Resume Tips for the Uninitiated: Part 3

Welcome to part three of my series of short posts featuring helpful tips for those not accustomed to writing resumes. For this instalment, I thought I would address an issue I frequently encountered when reviewing the resumes of college students.

Several times, I noticed that students had included a “Hobbies” section on the resume. There are differing opinions on the use of such a section, so I thought I would share my view on it.

Personally, I do not feel that hobbies should be included on a resume. I understand that when an applicant does not have a lot of work experience to highlight, they might want to include some hobbies to fill out the resume. They likely think it shows that they are a well-rounded individual. There’s nothing wrong with this way of thinking necessarily; it’s more a case of using the resume to best showcase what you have to offer an employer.

For this reason, I recommend using the space to share information about volunteering, special projects worked on, or clubs you belong to. Each of these things can help position you as a fit for the job, in a more straightforward way than including hobbies probably could.

The exception I sometimes made to this, was to include hobbies only if they directly relate to the job being applied for. For example, video production as a hobby might be relevant to an event planning role, particularly if live streaming is part of the events or conferences the successful applicant would be planning.

In the end, you as the applicant need to ensure that each and every piece of information listed on the resume supports the employment objective and job being sought. You are encouraged to use your best judgment to determine whether including hobbies achieves this goal.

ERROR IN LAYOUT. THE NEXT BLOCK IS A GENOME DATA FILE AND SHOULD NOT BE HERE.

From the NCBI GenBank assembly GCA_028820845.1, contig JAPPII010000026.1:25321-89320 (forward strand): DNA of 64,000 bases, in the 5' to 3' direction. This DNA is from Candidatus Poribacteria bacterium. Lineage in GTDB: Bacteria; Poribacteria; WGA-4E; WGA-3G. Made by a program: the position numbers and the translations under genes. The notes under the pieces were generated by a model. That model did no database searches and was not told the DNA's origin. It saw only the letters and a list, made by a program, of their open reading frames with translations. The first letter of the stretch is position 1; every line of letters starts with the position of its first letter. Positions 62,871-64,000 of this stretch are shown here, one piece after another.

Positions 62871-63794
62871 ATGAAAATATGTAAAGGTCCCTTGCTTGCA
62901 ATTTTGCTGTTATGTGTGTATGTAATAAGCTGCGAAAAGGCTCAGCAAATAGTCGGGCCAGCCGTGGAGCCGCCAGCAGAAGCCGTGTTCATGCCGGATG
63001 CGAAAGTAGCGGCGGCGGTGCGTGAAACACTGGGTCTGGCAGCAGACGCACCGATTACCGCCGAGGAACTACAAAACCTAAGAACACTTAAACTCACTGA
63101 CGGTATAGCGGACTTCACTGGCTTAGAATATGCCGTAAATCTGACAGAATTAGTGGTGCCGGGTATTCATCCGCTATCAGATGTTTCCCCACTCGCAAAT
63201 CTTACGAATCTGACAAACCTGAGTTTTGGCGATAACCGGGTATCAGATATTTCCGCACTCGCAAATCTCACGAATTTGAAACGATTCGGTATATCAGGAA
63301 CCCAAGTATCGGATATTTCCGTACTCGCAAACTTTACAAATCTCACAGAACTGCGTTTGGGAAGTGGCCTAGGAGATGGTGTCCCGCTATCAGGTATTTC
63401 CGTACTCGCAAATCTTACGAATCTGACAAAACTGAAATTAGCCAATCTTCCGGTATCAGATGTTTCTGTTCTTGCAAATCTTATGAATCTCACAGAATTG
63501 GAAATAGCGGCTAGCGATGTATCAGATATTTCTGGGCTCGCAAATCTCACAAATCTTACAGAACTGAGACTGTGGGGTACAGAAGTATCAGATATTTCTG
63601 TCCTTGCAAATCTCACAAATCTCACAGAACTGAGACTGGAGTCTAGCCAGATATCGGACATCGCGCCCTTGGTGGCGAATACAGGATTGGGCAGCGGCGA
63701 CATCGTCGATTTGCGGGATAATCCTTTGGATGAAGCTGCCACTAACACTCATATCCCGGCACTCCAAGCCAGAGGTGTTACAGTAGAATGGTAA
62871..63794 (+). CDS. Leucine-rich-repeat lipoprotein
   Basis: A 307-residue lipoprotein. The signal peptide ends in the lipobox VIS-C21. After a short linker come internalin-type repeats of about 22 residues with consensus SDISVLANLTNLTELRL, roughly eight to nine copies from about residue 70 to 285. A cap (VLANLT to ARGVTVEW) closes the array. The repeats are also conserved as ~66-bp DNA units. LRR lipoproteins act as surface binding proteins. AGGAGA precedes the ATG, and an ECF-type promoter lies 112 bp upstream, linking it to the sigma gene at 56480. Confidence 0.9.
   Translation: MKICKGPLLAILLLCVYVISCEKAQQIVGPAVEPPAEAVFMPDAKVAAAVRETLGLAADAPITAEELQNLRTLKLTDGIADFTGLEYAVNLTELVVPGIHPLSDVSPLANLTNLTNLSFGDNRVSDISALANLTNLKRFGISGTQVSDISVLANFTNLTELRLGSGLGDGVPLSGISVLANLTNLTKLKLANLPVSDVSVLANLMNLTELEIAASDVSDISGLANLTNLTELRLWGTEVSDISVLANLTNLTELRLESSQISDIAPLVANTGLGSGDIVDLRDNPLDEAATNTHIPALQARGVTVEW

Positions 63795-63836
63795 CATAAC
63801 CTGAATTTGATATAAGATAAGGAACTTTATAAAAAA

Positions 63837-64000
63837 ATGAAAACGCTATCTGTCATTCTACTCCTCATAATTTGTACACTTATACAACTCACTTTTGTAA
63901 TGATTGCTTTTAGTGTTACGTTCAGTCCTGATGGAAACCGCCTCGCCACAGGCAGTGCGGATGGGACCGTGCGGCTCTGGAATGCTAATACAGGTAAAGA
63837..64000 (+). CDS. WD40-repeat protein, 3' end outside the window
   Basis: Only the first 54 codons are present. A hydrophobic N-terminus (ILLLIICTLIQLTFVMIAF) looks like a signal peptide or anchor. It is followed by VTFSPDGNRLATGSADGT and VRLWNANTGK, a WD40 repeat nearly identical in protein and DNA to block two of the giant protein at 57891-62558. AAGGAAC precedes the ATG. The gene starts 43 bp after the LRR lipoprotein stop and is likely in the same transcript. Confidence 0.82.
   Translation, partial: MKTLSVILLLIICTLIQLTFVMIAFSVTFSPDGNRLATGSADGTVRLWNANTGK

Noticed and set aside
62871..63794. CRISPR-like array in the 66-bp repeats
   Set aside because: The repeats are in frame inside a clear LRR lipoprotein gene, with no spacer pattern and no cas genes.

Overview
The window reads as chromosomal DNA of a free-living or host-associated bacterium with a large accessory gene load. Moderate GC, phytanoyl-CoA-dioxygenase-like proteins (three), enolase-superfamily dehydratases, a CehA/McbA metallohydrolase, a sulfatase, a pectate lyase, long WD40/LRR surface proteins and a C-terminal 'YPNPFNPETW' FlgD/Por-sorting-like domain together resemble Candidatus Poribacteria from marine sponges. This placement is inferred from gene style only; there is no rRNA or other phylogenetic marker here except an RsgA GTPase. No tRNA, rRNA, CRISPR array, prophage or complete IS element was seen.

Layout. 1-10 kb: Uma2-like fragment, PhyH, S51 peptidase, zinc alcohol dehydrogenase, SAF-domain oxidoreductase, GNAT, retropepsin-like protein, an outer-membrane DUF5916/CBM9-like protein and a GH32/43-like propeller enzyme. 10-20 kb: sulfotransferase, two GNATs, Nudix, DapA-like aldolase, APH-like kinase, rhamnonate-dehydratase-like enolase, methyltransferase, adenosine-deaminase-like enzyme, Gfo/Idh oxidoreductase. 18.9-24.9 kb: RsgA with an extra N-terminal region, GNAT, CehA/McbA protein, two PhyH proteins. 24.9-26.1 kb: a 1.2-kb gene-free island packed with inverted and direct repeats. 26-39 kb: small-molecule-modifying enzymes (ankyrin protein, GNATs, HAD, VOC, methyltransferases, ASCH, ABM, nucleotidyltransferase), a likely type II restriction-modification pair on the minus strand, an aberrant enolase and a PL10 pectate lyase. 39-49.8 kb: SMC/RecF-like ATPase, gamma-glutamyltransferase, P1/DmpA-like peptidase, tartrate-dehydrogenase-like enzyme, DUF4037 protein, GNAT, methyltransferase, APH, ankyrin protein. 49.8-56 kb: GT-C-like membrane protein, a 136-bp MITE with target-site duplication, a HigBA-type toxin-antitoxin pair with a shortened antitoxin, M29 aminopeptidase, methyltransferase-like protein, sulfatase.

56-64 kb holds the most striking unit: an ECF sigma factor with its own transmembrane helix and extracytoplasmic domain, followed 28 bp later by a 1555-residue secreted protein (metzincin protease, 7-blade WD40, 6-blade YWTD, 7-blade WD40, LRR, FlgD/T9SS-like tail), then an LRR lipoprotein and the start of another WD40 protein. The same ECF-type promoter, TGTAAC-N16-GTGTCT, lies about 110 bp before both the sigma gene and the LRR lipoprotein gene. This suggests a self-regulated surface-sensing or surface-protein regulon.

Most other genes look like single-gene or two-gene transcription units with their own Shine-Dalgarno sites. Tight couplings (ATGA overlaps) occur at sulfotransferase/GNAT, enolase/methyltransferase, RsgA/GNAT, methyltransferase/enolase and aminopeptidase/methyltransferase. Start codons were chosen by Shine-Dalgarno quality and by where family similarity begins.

What do you think readers? Would you include hobbies on a resume? Why or why not?

 

Resume Tips for the Uninitiated: Part 1

Resume writing is a life skill, but it can be a difficult one to learn. Even experienced workers can struggle with crafting an effective resume, but knowing how to do so is empowering. Young people, particularly teenagers and those just starting to think about the job search, can find it especially hard to put together a resume, but it is certainly possible.

That said, in this post I will share the first of a series of tips on how to write your first resume.

  • Start early. It is very stressful when you find a job opportunity or promising volunteer role, but you have no resume. Having to write it when under pressure can make it harder to do. It is best to start gathering the information for the resume long before it has to be submitted. The beginning of a new school year is an ideal time for teenagers to start this task.

Encourage your teenager to start keeping track of any courses they have taken, as well as clubs, special projects, or volunteer work they have participated in, and the relevant dates associated with each. These items make up the bones of a good resume, and if they are noted as they arise, it’s easier to recall the necessary details when it comes time to write the actual resume.

Your teenager can also keep a physical file of achievements, such as certificates, ribbons and school evaluations, all of which might be relevant when it comes to assembling an effective resume.

Stay tuned for more resume tips for the uninitiated in upcoming posts!